Brexit Bulletin, 21 August 2020

Aug 21, 2020


Little progress in EU/UK trade talks

The seventh round of post-Brexit trade talks took place in Brussels this week and with time running out to reach agreement, little progress has been made on the headline issues after two days of debate.

Disagreement over fisheries and a level playing field have already caused problems in moving the negotiations forward and no progress was made on either this time around.  In a statement following the negotiations, the EU’s chief negotiator Michel Barnier said that further differences remain on law enforcement to protect citizens’ rights, migration and dispute settlement.  Progress was however reported on energy cooperation, anti-money laundering and participation in Union programmes.

Concluding his statement, Mr Barnier said “at this stage, an agreement between the United Kingdom and the European Union seems unlikely. I simply do not understand why we are wasting valuable time.”

The UK’s chief negotiator David Frost was hopefully that agreement was still possible but that will not be easily achievable. Acknowledging that little progress had been made this week, Mr Frost said the reason was because  "The EU is still insisting not only that we must accept continuity with EU state aid and fisheries policy, but also that this must be agreed before any further substantive work can be done in any other area of the negotiation, including on legal texts.”

The next round of talks is scheduled to take place in London in the week of 7 September.

Having a trade deal in place by the end of the year is the target for both sides; this must be agreed by the EU Summit in mid-October to have any chance of ratification by the end of the year. For the UK, ratification is much more straightforward with only the Parliament in Westminster needing to approve the deal. On the EU side, a qualified majority (55 percent of Member States representing 65 percent of the European population) must support the agreement in the European Council, and it must also be supported by a majority vote in European Parliament.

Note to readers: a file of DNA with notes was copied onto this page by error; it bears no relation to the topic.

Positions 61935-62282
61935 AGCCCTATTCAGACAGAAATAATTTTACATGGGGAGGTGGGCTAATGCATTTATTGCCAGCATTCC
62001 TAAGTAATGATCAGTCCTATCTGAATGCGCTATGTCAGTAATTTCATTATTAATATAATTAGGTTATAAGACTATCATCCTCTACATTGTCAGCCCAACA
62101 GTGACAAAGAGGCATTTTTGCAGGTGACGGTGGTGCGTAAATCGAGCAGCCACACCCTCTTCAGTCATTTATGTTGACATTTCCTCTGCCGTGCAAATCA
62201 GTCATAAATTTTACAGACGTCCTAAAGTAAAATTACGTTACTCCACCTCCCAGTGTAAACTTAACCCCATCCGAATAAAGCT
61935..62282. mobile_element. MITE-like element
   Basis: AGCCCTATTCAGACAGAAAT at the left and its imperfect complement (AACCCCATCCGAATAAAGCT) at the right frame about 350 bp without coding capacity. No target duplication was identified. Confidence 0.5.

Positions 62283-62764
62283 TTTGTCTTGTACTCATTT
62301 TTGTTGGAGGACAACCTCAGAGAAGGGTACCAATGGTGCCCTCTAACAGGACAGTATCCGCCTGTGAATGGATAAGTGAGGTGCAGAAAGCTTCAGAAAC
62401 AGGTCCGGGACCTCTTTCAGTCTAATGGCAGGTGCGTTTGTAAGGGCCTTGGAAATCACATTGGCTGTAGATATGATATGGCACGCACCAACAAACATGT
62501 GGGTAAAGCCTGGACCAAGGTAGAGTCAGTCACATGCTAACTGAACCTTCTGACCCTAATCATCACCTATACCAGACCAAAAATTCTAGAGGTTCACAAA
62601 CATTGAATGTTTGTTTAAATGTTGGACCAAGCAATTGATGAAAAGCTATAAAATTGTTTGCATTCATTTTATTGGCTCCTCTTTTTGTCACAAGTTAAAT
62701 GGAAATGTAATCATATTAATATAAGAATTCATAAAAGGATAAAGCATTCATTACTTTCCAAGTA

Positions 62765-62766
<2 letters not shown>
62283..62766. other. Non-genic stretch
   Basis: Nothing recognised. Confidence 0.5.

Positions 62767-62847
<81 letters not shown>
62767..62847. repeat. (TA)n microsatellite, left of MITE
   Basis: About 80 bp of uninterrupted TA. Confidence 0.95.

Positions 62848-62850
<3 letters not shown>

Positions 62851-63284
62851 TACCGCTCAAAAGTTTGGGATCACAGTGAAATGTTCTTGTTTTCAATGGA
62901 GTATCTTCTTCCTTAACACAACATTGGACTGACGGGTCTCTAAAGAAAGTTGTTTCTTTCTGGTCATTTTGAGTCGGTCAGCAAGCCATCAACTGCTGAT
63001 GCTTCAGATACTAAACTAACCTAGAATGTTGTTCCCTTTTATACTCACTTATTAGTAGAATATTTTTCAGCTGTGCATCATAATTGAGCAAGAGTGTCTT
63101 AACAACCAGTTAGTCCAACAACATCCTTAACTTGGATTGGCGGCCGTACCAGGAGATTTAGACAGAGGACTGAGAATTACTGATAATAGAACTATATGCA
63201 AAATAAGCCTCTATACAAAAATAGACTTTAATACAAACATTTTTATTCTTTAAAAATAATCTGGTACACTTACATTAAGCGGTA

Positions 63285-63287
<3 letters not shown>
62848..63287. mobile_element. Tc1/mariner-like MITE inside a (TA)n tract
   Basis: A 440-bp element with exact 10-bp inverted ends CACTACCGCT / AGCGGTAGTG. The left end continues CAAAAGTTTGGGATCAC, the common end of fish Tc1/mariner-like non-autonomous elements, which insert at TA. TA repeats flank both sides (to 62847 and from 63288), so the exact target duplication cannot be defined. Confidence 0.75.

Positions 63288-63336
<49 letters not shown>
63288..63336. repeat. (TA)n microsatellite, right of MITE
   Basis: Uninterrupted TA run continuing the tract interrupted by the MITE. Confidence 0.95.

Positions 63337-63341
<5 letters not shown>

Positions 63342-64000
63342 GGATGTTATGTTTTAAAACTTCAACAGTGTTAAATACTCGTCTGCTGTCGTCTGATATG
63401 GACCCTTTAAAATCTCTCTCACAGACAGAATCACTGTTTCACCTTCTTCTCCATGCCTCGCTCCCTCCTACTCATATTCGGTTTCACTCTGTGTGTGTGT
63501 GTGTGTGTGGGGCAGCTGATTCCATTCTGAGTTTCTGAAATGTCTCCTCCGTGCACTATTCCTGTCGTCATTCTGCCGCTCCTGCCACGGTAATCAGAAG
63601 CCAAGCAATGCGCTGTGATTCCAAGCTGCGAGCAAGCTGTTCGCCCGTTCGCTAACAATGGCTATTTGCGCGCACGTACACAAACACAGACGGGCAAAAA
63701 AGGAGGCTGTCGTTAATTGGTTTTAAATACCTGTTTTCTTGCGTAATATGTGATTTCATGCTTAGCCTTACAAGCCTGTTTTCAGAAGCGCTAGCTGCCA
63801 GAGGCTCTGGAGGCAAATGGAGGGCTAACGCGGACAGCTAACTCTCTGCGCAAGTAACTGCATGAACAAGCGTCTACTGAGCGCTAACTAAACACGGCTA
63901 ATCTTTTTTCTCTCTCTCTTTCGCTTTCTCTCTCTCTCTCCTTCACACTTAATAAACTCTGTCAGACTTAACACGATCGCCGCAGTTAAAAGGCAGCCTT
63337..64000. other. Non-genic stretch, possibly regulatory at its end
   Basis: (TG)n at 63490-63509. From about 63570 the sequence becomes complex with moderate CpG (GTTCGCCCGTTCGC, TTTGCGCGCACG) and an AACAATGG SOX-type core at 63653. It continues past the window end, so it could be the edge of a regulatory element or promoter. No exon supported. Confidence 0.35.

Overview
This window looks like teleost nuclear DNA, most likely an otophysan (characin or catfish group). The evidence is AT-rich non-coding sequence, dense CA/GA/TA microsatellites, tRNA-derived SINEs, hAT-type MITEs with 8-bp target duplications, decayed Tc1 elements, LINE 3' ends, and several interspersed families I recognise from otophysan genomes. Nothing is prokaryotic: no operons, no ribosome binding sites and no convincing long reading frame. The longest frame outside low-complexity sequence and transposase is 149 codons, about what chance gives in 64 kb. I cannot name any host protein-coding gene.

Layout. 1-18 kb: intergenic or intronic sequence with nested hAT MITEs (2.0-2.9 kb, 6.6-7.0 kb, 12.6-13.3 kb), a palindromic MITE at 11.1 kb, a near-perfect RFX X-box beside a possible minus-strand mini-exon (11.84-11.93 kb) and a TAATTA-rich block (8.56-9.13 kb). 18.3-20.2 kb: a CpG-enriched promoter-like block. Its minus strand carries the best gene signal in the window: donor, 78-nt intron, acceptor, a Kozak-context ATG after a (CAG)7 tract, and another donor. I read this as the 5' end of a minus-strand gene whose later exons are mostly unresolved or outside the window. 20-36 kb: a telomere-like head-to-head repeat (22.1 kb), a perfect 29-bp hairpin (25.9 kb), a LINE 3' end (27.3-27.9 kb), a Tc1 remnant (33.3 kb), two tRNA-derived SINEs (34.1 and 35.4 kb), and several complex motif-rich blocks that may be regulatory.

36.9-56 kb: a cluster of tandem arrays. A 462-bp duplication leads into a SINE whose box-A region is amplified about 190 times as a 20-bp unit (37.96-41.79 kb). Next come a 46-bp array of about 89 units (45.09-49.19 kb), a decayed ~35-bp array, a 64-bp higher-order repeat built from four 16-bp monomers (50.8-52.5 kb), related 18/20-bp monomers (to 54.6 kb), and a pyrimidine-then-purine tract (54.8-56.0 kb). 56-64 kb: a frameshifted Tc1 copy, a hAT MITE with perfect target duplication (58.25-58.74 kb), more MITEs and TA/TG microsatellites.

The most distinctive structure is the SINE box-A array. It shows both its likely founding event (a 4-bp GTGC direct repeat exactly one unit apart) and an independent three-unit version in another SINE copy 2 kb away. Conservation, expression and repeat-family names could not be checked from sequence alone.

Two million EU citizens granted right to stay in UK 

Just over two million EU citizens living in the UK have been granted settled status, meaning they now have a right to live in the UK permanently after Brexit.  A further 1.48 million people who have been living in the UK for less than five years have been given pre-settled status. After five years of residency, these people can apply for permanent residency in the UK. Both statuses allow people to work, study, access healthcare and other benefits. 

Of the total applications received 4,600 were refused, 36,500 were withdrawn and 34,900 were deemed invalid. 

EU citizens have until 30 June 2021 to apply for the settlement scheme. However, those who are granted settled or pre-settled status are not issued a physical document to prove their status; rather a confirmation letter is emailed to successful applicants. 

You can read more about the EU Settlement Scheme statistics on

New digital service for Export Health Certificates

From today (21 August), UK exporters of animals and animal products will need to apply online for existing Export Health Certificates (EHC) rather than emailing a PDF form to the Animal and Plant Health Agency.  Traders must first register in order to use the online application system. 

An EHC confirms, among other things, that health standards and regulations have been met so animals and animal products can be exported.  Businesses can check if the EHC needed is available digitally on the Find an export health certificate page. 

Read more on the new digital service and how to register.


For all Brexit updates, visit our Brexit webpage